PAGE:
The Most Essential Metal: Iron in Your Diet

According to the WHO, over 2 billion people in the world suffer from iron deficiency - it is the most widespread nutrition disorder on Earth. While in the West anaemia is less prevalent, you should still arm yourself with some scientific knowledge about iron, since the labels on foods can be very misleading!

Image Credit: organicfacts.net

Why we need iron

Almost everyone knows that the body uses iron to make red blood cells. Indeed, the protein hemoglobin is responsible for delivering oxygen from the lungs to all other organs, while myoglobin stores oxygen in muscles and liver. At any given time, our body contains 3-4 grams of iron.

Anaemia, or lack of iron, means that our tissues do not get enough oxygen to perform their work. The result is a feeling of exhaustion and fatigue. Other symptoms of iron deficiency include cold hands, dizziness, and pale skin.

The one organ that uses up most oxygen – around 20%! – is the brain. Therefore, iron-deficient people, whose brain does not receive enough oxygen, experience a lack of focus, inability to concentrate, and problems with memory. In children, it can result in long-term learning disabilities.

How much do I need?

An adult man needs around 8mg of iron a day, a woman around 18 mg (since a lot of it is lost during periods), a pregnant woman needs 27 mg, and a teenager 11-15mg (more data here). Note that excessive iron intake is dangerous, too – it can lead to nausea and vomiting.

Heme vs non-heme

Now that we have seen that iron is essential, let us note that it comes in two forms. Heme iron is found in the form of hemoglobin and myoglobin in animal tissue, such as meat. The foods with the highest levels of heme iron are seafood, liver, beef, and sardines. But even in meat, heme iron consitutes only about 50% of the total iron contents. The rest is non-heme iron, which is also the only type of iron found in dairy and eggs and all plant foods. The richest plant sources of non-heme iron are beans, lentils, dark leafy greens and grains, such as millet and buckwheat.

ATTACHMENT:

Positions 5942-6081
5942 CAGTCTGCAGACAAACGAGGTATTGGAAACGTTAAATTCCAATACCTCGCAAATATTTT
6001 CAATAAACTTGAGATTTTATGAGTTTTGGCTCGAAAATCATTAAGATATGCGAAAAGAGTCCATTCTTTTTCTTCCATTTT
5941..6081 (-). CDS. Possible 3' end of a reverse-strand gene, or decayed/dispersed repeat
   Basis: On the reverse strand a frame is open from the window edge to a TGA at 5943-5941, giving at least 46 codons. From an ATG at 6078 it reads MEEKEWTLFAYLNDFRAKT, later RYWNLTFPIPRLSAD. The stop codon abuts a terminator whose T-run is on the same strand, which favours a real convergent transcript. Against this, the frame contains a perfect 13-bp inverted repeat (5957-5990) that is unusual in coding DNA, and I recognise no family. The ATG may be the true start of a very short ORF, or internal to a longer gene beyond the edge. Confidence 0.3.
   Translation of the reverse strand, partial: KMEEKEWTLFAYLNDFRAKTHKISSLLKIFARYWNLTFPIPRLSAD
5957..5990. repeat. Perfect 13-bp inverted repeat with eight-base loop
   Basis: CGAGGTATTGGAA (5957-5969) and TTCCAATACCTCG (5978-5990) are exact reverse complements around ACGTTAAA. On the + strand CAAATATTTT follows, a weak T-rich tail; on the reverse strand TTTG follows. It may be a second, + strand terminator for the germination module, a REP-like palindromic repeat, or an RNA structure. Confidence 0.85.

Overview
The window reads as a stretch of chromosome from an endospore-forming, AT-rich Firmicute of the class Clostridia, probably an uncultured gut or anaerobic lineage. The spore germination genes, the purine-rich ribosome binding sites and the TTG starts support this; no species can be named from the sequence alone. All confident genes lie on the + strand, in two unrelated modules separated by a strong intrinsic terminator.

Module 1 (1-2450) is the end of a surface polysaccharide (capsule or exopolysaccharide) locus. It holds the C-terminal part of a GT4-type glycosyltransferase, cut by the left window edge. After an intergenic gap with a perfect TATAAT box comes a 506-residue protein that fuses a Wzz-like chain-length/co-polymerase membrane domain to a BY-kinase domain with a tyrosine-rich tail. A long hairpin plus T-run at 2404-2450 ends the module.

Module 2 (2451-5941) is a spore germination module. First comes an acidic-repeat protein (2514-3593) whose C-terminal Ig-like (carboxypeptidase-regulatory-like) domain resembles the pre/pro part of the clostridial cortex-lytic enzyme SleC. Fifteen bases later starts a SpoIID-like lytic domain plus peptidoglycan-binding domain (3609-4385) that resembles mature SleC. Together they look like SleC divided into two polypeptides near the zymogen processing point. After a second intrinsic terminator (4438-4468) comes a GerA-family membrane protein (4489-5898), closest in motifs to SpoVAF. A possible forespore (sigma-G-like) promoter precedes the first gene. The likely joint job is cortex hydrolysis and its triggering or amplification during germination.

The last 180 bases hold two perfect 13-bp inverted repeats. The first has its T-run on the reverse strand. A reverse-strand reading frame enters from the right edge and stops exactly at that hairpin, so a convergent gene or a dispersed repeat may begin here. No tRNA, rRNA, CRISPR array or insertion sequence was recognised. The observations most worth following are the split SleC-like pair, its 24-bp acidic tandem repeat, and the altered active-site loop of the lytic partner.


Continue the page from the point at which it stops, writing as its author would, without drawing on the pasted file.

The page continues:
What’s the difference? The absorbtion levels. We absorb around 25-30% of heme iron in our food, but only 10% of non-heme iron (our digestive system needs to spend lots of additional energy to transform non-heme iron – more info here). You have to keep this in mind when reading labels on your food: while 100 grams of soy beans contain a whopping 16mg of iron, you will absorb less than 2mg.

Further issues

In combination with some foods, even less non-heme iron is absorbed! For example, beans naturally contain phytic acid that reduces the bio-availability of non-heme iron by 50% (more details here). Another iron inhibitor is calcium, which makes milk a really weak source of iron. Interestingly, polyphenols present in black tea and coffee also reduce the absorption of iron; drink your tea between the meals!

Not all is lost

Luckily, there are ways to increase the bio-availability of iron in plant foods: the best is vitamin C! Studies show that regular intake of vitamin C during meals that contain iron can have a dramatic effect on the levels of iron in your body. To achieve that, accompany a plate of beans or tofu with some cabbage, bell peppers, cauliflower, or a tomato salad. And don’t forget that glass of fresh orange juice! For more sources of vitamin C, see our earlier article.

While not many of us are truly anaemic, you should still take measures to get enough iron in your food. A balanced diet is a result of careful consideration and much knowledge, but it’s worth it: we are what we eat.

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